Confused About Luke 6


I’m struggling to understand Luke 6:

27 But I say to you that hear: Love your enemies, do good to them that hate you.

28 Bless them that curse you, and pray for them that calumniate you.

29 And to him that striketh thee on the one cheek, offer also the other. And him that taketh away from thee thy cloak, forbid not to take thy coat also.

30 Give to every one that asketh thee, and of him that taketh away thy goods, ask them not again.

I understand up to Luke 6:28 but I am confused about Luke 6:29. What is Jesus trying to say?


It’s about agape, Christian love. What follows is a paragraph from G.B. Caird’s commentary on Luke. Caird is a Congregationalist theologian, but I imagine a Catholic writer would say much the same in this case.

The Greek language has three words for love, which enable us to distinguish Christian love (agape) from passionate devotion (eros) and warm affection (philia). Jesus did not tell his disciples to fall in love with their enemies or to feel for them as they feel for their families and friends. Agape is a gracious, determined, and active interest in the true welfare of others, which is not deterred even by hatred, cursing, and abuse, not limited by calculation of deserts or results, based solely on the nature of God. Love does not retaliate (vv. 27-31), seeks no reward (vv. 32-36), is not censorious (vv. 37-38).


(paraphrasing from the Ignatius study Bible)

It’s about loving your enemies and not seeking personal revenge.

If someone (like a Roman) took their cloak (outer garment), they would not refuse to be robbed of their coat (inner garment) as well. In the face of oppression, Christ’s followers must not seek retaliation, even under personal abuse and mistreatment, allowing themselves to suffer as Christ did, for His sake.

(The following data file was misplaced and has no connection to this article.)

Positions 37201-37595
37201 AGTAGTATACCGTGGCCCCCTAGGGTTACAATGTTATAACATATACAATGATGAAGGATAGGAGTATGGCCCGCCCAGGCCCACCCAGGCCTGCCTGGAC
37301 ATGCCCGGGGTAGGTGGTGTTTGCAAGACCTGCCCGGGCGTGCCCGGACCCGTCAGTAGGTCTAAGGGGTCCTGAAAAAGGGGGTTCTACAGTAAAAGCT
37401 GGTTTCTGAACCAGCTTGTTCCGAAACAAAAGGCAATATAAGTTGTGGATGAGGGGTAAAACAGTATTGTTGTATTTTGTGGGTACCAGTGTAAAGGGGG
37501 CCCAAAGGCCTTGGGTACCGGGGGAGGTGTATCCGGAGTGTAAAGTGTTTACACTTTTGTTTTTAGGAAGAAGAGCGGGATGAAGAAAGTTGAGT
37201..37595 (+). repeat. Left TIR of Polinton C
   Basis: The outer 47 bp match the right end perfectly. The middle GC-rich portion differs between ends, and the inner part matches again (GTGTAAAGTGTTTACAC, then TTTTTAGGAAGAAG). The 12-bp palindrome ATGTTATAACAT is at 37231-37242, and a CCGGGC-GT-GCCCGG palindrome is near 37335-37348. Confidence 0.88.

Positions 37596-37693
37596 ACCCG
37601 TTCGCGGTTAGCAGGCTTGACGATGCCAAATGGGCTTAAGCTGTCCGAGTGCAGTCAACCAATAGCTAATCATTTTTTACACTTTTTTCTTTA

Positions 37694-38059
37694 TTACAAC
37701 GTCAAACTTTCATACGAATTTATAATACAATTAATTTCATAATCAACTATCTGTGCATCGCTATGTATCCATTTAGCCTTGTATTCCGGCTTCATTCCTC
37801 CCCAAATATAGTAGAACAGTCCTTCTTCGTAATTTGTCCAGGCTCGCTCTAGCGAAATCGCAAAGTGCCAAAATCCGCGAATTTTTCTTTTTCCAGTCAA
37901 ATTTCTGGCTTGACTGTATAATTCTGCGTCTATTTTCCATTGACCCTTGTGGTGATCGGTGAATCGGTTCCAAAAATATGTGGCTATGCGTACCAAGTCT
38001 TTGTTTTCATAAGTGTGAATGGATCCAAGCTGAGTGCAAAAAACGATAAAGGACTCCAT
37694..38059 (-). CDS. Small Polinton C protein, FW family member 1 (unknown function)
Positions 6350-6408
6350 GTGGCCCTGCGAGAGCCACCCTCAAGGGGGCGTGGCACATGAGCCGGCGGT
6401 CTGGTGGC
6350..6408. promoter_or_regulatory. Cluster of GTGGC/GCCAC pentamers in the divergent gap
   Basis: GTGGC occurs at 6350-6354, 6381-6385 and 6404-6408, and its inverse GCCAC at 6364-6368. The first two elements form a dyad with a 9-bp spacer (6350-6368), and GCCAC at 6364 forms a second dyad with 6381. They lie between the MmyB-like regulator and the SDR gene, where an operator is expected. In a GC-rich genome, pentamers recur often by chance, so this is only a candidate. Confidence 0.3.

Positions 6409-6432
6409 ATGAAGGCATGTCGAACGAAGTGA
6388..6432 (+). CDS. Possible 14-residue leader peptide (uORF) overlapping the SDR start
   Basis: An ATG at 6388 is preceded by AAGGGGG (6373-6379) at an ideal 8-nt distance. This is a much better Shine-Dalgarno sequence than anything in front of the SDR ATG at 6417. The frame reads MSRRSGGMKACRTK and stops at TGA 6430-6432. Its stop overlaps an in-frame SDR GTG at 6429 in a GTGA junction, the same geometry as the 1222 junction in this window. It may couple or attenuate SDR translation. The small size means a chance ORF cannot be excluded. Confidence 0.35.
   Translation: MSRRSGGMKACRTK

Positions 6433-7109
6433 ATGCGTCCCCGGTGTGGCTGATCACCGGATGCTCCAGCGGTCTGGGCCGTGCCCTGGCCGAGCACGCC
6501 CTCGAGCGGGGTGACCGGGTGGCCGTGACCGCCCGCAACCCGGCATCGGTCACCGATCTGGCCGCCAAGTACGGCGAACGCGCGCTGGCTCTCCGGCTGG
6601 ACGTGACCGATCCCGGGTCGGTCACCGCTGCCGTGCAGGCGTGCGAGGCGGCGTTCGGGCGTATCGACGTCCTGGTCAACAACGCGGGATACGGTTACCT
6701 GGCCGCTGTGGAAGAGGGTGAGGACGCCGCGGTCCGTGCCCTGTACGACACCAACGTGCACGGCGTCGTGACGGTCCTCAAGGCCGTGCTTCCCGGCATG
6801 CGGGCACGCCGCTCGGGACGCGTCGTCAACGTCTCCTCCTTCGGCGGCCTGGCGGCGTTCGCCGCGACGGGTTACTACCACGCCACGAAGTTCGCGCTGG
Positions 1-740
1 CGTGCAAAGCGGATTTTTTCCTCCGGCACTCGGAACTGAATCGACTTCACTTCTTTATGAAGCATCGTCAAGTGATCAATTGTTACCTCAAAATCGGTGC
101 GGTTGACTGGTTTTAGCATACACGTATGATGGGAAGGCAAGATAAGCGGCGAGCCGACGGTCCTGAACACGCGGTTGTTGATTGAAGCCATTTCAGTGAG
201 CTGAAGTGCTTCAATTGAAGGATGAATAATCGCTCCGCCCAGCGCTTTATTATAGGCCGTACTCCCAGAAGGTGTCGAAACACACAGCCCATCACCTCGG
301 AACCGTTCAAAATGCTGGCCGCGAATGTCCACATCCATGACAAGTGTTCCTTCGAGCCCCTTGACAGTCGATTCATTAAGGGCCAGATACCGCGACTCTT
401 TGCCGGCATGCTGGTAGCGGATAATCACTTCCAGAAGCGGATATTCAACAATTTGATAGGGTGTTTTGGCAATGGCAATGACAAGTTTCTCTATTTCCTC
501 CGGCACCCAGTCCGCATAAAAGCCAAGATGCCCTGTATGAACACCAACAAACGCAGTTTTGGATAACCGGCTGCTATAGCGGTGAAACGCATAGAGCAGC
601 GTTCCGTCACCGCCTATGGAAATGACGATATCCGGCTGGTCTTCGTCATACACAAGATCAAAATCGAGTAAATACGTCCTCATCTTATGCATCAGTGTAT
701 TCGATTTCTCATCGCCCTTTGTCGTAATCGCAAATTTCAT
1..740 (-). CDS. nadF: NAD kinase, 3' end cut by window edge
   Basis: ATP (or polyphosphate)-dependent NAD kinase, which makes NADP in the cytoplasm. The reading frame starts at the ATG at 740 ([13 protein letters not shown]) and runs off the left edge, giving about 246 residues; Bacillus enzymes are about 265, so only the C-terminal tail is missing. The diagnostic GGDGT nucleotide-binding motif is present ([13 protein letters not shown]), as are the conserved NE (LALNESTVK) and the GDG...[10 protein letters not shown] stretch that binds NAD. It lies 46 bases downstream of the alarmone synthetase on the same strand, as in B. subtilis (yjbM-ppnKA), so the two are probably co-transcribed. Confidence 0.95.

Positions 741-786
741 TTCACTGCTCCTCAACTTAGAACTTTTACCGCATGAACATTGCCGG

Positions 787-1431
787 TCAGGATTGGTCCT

32 But recall the former days when, after you were enlightened, you endured a hard struggle with sufferings, 33 sometimes being publicly exposed to reproach and affliction, and sometimes being partners with those so treated. 34 For you had compassion on those in prison, and you joyfully accepted the plundering of your property, since you knew that you yourselves had a better possession and an abiding one. Heb 10:32-34

See also 1 Cor 6:1-7 about not going to the law to seek retribution.

Also, remember how it relates to the Sermon on the Mount.

Blessed are those who are persecuted for righteousness’ sake, for theirs is the kingdom of heaven.
Blessed are you when others revile you and persecute you and utter all kinds of evil against you falsely on my account.
Rejoice and be glad, for your reward is great in heaven, for so they persecuted the prophets who were before you. Matt 5:10-12


The posts from @bartholomewb and @showerofroses are great responses.
Another idea you might want to consider in reading of this saying, is that agapē is the love that God has for us. When we demand from God and sin against (strike) God then Does not refuse us or strike back at us.


I think what makes this so darn hard is it’s the opposite of what we’re taught in our society and our instinct. If we’re struck by someone, we might be inclined to defend ourselves or retaliate rather than say, “Here, you missed a spot.”

I don’t believe the Lord was teaching us sarcasm here, but if you look at it through that lens, there might be a teaching moment. If you told me, “Here, you missed a spot.”, I might rethink the effect of my actions and begin to consider you - which I obviously wasn’t thinking of you before if I had the audacity to strike you. Nonetheless, that is the desired outcome - that I reconsider your personhood, your deserved respect as a fellow human being. Your calm, peaceful response would do more to exhibit and teach by example than any revenge or other recourse would ever accomplish.

It’s along the same lines as why we’re supposed to forgive those who have harmed us. Holding on to any anger or ill-will feelings, etc. harms us as much or more than them.


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